I was exposed to Exadata a few weeks ago and my brain has been churning ever since.
I can't speak about specifics (you know, the first rule of Exadata don't you?) unfortunately. I can speak about how I think it can be applied though (I hope).
I came away from that experience in sheer awe. To the point where I am rethinking the entire database landscape.
You may have read somewhere that, in regards to Exadata, you have to relearn your use of indexes. In other words, you don't need them (well, I'm sure there are cases) other than referential integrity.
What about materialized views? Indexes (non-RI anyway) and materialized views are basically work-arounds for a lack of raw power. I saw Exadata scan 45 million rows (in an Explain Plan) and immediately said, that should be materialized, that you don't, or shouldn't, normally, scan that many records. Then I started to think about it...why? Why materialize it if you can scan it in mere seconds?
Materialize views and indexes both require support to some degree or another. Both take development time in way or another. With Exadata, you might just not need them anymore. That's a good thing.
Taking it out one step further, do you even need a data warehouse any more? I'm not talking about the top 5% of shops out there, I'm talking about the smaller shops that are not processing thousands of transactions a second.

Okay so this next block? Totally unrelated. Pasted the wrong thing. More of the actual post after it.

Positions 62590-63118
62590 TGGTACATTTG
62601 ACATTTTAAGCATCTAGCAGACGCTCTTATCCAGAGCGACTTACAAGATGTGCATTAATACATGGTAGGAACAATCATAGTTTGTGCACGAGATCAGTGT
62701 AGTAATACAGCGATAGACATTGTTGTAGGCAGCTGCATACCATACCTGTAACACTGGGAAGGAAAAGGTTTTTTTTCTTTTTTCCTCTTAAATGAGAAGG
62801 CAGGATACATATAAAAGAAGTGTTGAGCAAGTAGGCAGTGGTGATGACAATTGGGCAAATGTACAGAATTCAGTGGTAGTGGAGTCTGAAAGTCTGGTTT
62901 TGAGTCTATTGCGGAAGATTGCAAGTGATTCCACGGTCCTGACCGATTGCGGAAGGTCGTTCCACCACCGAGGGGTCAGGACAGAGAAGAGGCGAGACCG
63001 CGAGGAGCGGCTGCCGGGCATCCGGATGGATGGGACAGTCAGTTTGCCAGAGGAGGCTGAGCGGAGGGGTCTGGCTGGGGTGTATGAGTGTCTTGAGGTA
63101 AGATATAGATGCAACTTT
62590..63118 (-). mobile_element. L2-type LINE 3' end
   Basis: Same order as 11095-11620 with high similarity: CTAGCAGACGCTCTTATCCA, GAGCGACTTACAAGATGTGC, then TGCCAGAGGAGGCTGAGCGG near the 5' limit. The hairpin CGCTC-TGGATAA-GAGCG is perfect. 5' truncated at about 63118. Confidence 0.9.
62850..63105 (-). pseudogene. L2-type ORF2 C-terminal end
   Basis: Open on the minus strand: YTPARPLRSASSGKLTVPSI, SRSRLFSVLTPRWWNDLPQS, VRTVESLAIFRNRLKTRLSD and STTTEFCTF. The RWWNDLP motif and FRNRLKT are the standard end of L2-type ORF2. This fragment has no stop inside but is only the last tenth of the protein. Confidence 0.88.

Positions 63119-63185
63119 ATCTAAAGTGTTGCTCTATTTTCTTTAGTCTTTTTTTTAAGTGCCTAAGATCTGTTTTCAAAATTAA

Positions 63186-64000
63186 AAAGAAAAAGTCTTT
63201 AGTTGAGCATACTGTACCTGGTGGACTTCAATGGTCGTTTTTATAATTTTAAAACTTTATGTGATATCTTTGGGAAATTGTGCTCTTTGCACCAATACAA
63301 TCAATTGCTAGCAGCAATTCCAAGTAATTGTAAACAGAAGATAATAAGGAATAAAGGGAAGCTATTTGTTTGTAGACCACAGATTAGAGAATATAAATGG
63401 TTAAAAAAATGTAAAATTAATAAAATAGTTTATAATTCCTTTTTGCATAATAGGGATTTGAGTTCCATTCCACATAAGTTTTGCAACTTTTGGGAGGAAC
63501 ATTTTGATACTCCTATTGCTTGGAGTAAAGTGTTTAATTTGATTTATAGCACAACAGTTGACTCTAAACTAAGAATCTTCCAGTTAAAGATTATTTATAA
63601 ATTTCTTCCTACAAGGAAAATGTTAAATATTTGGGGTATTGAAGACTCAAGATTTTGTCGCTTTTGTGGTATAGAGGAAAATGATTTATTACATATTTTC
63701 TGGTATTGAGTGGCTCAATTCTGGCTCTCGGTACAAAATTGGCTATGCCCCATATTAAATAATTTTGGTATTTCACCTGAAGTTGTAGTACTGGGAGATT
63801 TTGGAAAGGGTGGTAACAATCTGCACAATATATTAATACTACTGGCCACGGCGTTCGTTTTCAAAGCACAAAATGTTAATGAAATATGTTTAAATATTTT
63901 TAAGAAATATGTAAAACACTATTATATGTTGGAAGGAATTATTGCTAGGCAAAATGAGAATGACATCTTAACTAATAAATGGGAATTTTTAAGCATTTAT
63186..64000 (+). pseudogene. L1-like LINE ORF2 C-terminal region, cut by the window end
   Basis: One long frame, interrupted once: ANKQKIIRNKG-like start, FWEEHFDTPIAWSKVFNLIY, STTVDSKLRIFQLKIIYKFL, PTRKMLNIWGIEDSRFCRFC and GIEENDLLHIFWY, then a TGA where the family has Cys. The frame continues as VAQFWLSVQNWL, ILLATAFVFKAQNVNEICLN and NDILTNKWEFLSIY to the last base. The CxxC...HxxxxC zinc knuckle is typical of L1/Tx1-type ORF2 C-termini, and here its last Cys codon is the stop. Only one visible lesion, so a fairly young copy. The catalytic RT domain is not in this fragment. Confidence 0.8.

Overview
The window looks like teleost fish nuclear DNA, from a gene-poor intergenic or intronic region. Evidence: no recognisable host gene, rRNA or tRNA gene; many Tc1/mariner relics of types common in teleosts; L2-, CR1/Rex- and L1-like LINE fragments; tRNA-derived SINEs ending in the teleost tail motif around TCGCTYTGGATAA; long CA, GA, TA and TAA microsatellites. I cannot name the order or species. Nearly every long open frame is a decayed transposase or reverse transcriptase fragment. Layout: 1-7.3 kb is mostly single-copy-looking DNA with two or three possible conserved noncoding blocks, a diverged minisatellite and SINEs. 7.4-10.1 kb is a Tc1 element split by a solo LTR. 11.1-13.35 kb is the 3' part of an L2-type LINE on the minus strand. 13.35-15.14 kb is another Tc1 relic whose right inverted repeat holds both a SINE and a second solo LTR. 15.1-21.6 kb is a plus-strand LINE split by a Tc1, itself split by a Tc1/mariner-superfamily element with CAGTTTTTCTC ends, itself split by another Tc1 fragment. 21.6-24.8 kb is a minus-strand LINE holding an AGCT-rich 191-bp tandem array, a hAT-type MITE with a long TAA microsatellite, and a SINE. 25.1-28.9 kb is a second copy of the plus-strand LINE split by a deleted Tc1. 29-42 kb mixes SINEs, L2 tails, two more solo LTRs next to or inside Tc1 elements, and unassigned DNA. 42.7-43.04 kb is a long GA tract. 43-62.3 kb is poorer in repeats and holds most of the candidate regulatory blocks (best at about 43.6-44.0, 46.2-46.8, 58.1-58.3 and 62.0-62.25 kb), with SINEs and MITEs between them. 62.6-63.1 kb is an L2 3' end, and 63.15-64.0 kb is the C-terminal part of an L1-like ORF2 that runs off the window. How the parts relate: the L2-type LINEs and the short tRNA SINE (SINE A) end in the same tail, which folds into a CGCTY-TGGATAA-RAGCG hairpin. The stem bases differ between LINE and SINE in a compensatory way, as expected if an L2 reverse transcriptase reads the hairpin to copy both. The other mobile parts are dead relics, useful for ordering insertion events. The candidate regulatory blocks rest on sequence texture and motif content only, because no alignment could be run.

Think about why you build a data warehouse. Data warehouses are designed to make reporting easier by 1, creating a standalone instance that has it's own resources; 2, creating a design (denormalization in some cases) that makes it very easy to get at the data.
I may be crazy, but why create all that extra work if you don't need to? By going the DW route, you now have ETL routines, a separate database and a separate design, all of which need to be maintained. Doubtful the same person will be doing everything so you hire more staff.
(Remember, I'm talking about the 95% here).
The raw power of Exadata would allow you to do everything in a single location.
I've had private conversations with people about this very subject...some think I'm off my rocker (naturally), some haven't been exposed to it and are wary of speculation, and others see some merit in my rambling.
I'm very excited about the possibilities with Exadata. What say you?
Added January 26, 2011
A great post by Jeff McQuigg: OOW BI Imp Panel Questions #3: Can Exadata Replace a DW? - I asked this question at the OOW panel, but I'm not sure if this is directly related as mine was rushed to go see Larry's speech. Good read.